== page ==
The Moderators have been talking about methods to approximate logarithms given only a little bit of information; namely, \(\log_{10}2\approx0.301\) and \(\log_{10}3\approx0.477.\) I'm going to go through a couple methods to provide estimates.

It should be noted that the true value of \(\log_{10}7\) is \(0.845098...\)

Let's start off on a large scale. Obviously, \(\log_{10}6<\log_{10}7<\log_{10}8.\) To find \(\log_{10}6\) and \(\log_{10}8,\) we use the given information. \(\log_{10}6=\log_{10}2+\log_{10}3\approx0.301+0.477=0.778.\) Also, \(\log_{10}8=3\log_{10}2\approx3\times0.301=0.903.\) So \(0.778<\log_{10}7<0.903.\) Not a very good estimate. Even if we take the average of these, we get \(0.8405,\) which is only accurate to two decimal places.

Let's be a little more creative in our thinking. The set of numbers \(\{48,49,50\}\) includes numbers whose logarithms can be expressed with our given information and a power of \(7.\) Once again, \(\log_{10}48<\log_{10}49\log_{10}50\Rightarrow\) \(\log_{10}48<2\log_{10}7<\log_{10}50.\) The only difference here is that \(50\) has a power of \(5\) in its factorization, but \(\log_{10}5\) can easily be eliminated by noticing that \(\log_{10}50=\log_{10}\frac{100}{2}=\log_{10}100-\log_{10}2=2-\log_{10}2.\)

\(\log_{10}48=4\log_{10}2+\log_{10}3\approx1.681.\) Also, \(\log_{10}50=2-\log_{10}2\approx1.699.\) Dividing by \(2,\) we find that \(0.8405<\log_{10}7<0.8495.\) This is better. Not to mention, taking the average of these values yields \(\log_{10}7\approx0.8450,\) accurate to \(4\) decimal places.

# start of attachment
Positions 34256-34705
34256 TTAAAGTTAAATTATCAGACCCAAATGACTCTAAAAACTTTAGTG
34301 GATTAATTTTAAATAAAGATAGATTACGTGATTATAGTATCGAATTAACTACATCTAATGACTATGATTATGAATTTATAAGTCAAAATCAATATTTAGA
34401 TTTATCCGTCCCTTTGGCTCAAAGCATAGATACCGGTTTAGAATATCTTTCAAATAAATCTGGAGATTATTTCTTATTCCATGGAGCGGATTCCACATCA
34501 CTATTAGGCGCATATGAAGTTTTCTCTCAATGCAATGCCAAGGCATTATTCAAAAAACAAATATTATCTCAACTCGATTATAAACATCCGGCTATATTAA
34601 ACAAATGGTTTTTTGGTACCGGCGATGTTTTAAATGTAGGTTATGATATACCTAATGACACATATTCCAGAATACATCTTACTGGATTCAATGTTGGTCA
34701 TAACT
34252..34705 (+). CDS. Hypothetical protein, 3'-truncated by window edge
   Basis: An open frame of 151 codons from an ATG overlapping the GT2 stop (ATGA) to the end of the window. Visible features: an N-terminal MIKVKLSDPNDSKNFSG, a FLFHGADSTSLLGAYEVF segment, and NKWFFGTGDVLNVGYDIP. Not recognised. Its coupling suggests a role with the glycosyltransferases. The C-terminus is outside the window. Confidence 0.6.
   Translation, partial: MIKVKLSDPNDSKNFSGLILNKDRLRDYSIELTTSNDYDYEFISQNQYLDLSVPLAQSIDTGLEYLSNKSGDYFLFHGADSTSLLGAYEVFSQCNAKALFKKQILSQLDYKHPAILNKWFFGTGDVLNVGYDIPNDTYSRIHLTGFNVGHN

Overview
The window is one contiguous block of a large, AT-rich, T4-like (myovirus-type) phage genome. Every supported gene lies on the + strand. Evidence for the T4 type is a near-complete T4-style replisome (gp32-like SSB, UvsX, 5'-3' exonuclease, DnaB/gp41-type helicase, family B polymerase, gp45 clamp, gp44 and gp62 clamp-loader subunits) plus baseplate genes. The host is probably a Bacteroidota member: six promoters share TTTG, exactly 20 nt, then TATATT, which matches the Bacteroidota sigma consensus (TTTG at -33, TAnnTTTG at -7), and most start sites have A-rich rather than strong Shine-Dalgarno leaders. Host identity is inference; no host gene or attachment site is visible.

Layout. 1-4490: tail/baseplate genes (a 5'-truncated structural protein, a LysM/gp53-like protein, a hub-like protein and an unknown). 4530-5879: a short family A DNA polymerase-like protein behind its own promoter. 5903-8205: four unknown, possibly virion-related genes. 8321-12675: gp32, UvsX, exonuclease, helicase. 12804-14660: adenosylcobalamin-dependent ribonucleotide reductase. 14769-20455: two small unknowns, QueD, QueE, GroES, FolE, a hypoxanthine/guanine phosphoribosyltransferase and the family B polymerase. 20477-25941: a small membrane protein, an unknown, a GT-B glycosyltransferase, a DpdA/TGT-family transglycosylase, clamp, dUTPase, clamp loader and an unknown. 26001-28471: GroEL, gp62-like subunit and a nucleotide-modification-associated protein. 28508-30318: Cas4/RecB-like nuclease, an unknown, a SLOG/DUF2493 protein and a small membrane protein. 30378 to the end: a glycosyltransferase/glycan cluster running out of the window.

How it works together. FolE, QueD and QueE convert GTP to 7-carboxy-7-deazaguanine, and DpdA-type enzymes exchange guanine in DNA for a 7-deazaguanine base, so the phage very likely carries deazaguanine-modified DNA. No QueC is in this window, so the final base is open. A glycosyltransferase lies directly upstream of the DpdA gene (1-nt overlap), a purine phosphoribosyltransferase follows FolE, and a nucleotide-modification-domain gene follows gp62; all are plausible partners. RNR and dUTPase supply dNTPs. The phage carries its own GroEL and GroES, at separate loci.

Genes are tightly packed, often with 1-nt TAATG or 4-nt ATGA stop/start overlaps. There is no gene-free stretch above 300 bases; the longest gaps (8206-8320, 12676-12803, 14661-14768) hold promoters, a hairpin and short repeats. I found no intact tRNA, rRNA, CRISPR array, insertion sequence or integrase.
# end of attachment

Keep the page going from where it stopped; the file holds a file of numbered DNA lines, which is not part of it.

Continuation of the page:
What method would you use to calculate \(\log_{10}7?\) Please share what you think!

## Comments

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TopNewest\[\begin{eqnarray} 2400 & \approx & 2401 \\ \log 2400 & \approx & \log 2401 \\ \log (2^3 \times 3 \times 10^2) & \approx & \log 7^4 \\ \log 2^3 + \log 3 + \log 10^2 & \approx & 4 \log 7 \\ 3 \log 2 + \log 3 + 2 & \approx & 4 \log 7 \\ \log7 & \approx & 0.8450 \\ \end{eqnarray} \] – Pi Han Goh · 1 year, 8 months ago

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1. How do I make such an amazing observation that \( 2400 \approx 2401 \)?

2. How do I know what the next approximation should be?

Think about this some, before reading my other comment. – Calvin Lin Staff · 1 year, 8 months ago

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I don't have a solid answer, but I'm thinking we should find larger pairs of numbers such that their percentage difference is as small as the previous, like: \(6^5 \approx 7777 = \frac {7}{9}(10^4 - 1) \approx \frac {7}{9} \times 10^4 \) or \(6^7 \approx 280000 = 10^4 \times 2^2 \times 7 \), but both methods yields \(0.844\) as the approximation, so I'm kinda stumped right now.

In the meantime, lemme peruse your other comment. =) – Pi Han Goh · 1 year, 8 months ago

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– Azhaghu Roopesh M · 1 year, 8 months ago

There's a 0.04% error in approximating 2401 as 2400, but works out quite well :) +1Log in to reply

@Calvin Lin and @Daniel Liu were the moderators discussing this in our messageboard. – Trevor B. · 1 year, 8 months ago

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– Azhaghu Roopesh M · 1 year, 8 months ago

Cool!! So you guys have a message board of your own?Log in to reply

The general idea is that if you can bound \( a < 7 ^ n < b \), then you should also look at how \( ab \) compares to \( 7^{2n} \). This is akin to the Root approximation - bisection method.

For example, from above, we have \( 6 < 7 < 8 \), which tells us we should compare \( 48 \) with \( 49 \), and work with \( 48 < 49 < 8^2 \).